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A.Word.A.Daywith Anu Garg
A writer usually doesn't have a boss. On the other hand, a writer's boss is his readers. You could say I have hundreds of thousands of bosses. But this relationship is not so clearcut. Let me explain.
From time to time a reader is displeased with something I have written, and emails: "Keep your opinions to yourself or you will lose readers." Appreciative as I am of my readers -- they are whom I write for -- I do not always write to try to please them. I express my opinion.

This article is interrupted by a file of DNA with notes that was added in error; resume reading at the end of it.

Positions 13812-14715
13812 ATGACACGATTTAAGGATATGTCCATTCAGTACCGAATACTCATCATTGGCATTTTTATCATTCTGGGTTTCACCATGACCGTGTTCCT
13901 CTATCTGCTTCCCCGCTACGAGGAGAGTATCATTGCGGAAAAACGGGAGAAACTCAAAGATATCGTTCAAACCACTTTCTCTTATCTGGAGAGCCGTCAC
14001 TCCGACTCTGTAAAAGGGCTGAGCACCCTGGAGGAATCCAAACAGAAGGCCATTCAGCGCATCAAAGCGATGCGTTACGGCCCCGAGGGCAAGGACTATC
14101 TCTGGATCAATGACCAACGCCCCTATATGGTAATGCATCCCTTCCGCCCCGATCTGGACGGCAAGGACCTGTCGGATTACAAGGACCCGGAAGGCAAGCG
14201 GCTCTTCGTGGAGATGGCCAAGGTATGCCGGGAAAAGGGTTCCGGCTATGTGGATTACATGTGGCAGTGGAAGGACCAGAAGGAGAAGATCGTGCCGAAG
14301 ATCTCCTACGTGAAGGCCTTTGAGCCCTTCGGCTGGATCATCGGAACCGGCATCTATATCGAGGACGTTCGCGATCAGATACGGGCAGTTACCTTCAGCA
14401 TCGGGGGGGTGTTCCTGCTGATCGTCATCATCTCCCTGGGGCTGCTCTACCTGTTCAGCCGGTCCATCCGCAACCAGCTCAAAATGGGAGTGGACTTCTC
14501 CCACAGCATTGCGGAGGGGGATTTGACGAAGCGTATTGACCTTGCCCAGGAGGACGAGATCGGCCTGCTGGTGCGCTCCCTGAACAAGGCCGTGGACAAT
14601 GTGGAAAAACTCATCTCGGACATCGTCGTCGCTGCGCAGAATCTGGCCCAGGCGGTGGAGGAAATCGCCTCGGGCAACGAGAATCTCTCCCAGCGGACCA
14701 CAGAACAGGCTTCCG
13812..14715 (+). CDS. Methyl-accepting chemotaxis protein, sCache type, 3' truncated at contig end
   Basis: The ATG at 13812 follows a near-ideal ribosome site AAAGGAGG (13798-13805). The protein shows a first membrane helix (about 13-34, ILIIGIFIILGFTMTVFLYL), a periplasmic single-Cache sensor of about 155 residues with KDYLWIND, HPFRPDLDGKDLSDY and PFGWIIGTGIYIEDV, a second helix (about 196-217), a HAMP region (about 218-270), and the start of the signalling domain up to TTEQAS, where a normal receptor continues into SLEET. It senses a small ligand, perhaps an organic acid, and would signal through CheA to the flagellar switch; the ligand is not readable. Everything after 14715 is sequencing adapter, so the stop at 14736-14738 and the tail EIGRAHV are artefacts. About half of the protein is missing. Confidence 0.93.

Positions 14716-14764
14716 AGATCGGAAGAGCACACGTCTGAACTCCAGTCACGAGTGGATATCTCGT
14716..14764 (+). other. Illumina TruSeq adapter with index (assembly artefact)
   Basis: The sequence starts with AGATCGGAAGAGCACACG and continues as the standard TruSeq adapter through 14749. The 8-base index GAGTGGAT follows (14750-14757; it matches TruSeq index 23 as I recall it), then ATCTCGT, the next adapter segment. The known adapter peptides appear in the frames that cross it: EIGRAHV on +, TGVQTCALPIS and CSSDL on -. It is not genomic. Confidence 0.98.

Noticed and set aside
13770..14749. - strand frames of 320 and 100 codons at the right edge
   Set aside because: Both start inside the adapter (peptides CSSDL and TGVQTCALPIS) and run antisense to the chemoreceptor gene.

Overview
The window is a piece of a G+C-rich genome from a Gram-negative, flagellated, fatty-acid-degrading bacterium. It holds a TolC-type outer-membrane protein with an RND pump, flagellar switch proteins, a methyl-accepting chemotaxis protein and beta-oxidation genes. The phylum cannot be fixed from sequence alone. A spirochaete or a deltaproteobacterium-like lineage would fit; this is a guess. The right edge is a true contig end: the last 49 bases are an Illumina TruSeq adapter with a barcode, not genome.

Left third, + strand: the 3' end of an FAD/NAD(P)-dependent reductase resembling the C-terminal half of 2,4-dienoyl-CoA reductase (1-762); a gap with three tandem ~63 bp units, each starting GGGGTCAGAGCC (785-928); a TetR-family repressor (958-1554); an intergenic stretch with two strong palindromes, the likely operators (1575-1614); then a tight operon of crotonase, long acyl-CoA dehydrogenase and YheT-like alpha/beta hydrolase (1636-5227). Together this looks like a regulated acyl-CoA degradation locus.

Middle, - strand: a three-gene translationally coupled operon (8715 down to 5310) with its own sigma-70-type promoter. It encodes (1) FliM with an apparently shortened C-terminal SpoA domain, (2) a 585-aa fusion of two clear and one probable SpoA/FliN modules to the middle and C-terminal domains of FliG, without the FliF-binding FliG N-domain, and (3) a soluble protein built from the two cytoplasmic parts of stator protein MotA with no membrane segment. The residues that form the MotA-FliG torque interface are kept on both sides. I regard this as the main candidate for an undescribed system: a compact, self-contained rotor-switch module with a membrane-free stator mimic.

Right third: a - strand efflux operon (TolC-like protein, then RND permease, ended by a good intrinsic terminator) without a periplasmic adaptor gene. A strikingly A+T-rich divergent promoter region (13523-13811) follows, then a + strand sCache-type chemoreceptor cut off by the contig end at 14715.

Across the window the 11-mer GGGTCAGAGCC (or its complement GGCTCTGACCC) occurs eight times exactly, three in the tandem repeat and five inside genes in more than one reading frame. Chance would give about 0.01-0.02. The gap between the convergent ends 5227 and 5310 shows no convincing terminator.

Some opinions resonate and some leave them fuming, but they all can see -- I hope -- that it comes from my heart. I don't expect everyone to agree with me or my beliefs.
Well, at least this week, I'm at your service hand and foot, etymologically speaking. All words to be featured have either hand or foot as their origin, even though it may not always be obvious.
1. A sleight of hand.
2. Deceitfulness, trickery.
ETYMOLOGY:From French prestidigitation (conjuring), from preste (nimble) + Latin digitus (finger).
USAGE:"It is, of course, a nonsense number, a statistical prestidigitation."
Polly Toynbee; Is There Pensions Apartheid?; The Guardian (London, UK); Jul 4, 2009.
See more usage examples of prestidigitation in Vocabulary.com's dictionary.
A THOUGHT FOR TODAY:The weak can never forgive. Forgiveness is the attribute of the strong. -Mohandas Karamchand Gandhi (1869-1948)
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